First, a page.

That said, I think that uri is the best choice, since the path given could and should be universal.


What is a widely accepted term

There is nothing like that. Choose the name you like best (my personal favorite is fullFileName).


As many others suggested, use something that works for you. If you make up a scheme, stick to it, and explain it in the documentation (you're documenting your work, don't you?). Your scheme will last longer, if you are able to extend it to cover different files and different paths. What seems to work well would be to construct your filename-holding variables in one central configuration place, for example

  • MyProjectRoot ... Root of your projects files to prepend to your subdirs
  • MyConfigDir = MyProjectRoot + "/conf"
  • MyConfigFile = MyConfigDir + "/complicatedconfiguration.xml"

This way, you not only make it obvious what the individual filenames are standing for, but you also gain a place where you (or someone else working with your code later on) can apply changes that will reflect consistently throughout your project.

For your specific project, I'd be more worried about mixing up source and target, so I'd go with

  • SourcePath, TargetPath for the pathname component
  • FileName (or BaseName) for the filename component common to both, (or SourceBaseName / TargetBaseName if they're not common to both)
  • and possible SourceFile and TargetFile for Path+Filename

And I'd explain this in the preamble of the program/script.

If you want to be very explicit that your FileName component doesn't contain any path component, you could call it BaseName.

So your entire thing is basically constructed from

  • /AbsolutePath/BaseName.Extension
  • ./RelativePath/BaseName.Extension

combined with qualifiers like Source, or Target


We use

fileName = mystuff.txt              
dirName = c:\data\mydocs
pathName = c:\data\mydocs\mystuff.txt

This differs a lot from time to time, but what I usually do is use names along the lines of absoluteDirectoryPath, absoluteFilePath, relativeDirectoryPath, relativeFilePath, directoryName and fileName. This depends on whether I want to access just the directory or the whole path to where the file is located as well.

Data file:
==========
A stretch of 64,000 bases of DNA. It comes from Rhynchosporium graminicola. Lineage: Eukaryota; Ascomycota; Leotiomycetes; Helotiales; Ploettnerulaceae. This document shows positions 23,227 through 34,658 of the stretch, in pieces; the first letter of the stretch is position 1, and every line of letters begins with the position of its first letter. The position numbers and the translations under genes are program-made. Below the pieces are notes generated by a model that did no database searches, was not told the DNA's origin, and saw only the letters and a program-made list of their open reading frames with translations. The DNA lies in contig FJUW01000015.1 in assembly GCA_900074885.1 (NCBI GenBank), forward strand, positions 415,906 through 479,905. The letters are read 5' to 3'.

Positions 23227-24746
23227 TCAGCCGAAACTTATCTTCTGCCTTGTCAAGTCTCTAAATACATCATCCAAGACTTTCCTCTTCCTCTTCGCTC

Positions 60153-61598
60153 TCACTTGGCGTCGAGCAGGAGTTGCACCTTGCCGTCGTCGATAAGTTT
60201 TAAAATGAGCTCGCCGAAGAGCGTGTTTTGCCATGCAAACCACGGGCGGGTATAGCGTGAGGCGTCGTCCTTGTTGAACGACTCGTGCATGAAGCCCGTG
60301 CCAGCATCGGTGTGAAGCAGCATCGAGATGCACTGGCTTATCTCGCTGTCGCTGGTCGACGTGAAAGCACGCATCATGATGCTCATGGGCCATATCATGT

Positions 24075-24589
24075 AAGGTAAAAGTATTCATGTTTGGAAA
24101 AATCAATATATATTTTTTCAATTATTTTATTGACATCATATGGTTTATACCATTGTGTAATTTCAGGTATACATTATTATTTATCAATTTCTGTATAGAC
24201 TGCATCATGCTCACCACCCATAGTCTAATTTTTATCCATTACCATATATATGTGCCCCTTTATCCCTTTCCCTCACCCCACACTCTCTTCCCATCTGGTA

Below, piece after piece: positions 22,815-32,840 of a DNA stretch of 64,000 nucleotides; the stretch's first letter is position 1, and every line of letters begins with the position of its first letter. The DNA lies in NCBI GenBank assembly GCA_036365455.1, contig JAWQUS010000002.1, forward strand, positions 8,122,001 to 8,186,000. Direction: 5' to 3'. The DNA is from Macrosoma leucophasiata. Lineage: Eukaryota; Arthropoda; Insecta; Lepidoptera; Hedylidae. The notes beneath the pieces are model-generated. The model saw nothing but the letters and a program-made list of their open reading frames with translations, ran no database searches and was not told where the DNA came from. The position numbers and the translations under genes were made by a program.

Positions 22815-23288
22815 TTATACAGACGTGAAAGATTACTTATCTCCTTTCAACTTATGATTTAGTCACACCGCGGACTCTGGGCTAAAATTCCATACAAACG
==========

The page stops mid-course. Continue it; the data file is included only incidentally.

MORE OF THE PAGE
In addition to this the names will also most likely reflect e.g. what kind of business logic they are affecting, or the content of the files.

  • Do absoluteFilePath and relativeFilePath in this context only mean the path of the directory? Or do they include the file as well? Commented May 31, 2012 at 14:20
  • Good call, edited my answer to hopefully make it less ambiguous. :) Commented May 31, 2012 at 14:28

For fun, here's another perspective. I worked on the asset management system of a large online game 10 years ago. Here is some of the concepts I concluded to allow for flexibility and scalability.

  • a file (for my design at the time) could contain multiple "files" therefore,
  • the data that makes up a file is called a record
  • the record data is found in a data source (eg : the diskdrive is a type of data source). web/ftp/remote servers are examples of other data sources

A record was accompanied by a 'packing slip' (meta data including its 64 bit MD5 hash, caching rules, etc...). The packing slip also specified the record's "Persistent Name" which was the "fully qualified path + filename" for the local_disk data source.

As the years have passed, I've added to the complexity of this area of study with URI and URL nomenclature. the data source is in effect the "scheme". hence "file:///blablabla

I still battle with this too sometimes. Just keep the file stuff in one place, load the data into memory and the problem kind of goes away :)

Your Answer

By clicking “Post Your Answer”, you agree to our terms of service and acknowledge you have read our privacy policy.

Not the answer you're looking for? Browse other questions tagged or ask your own question.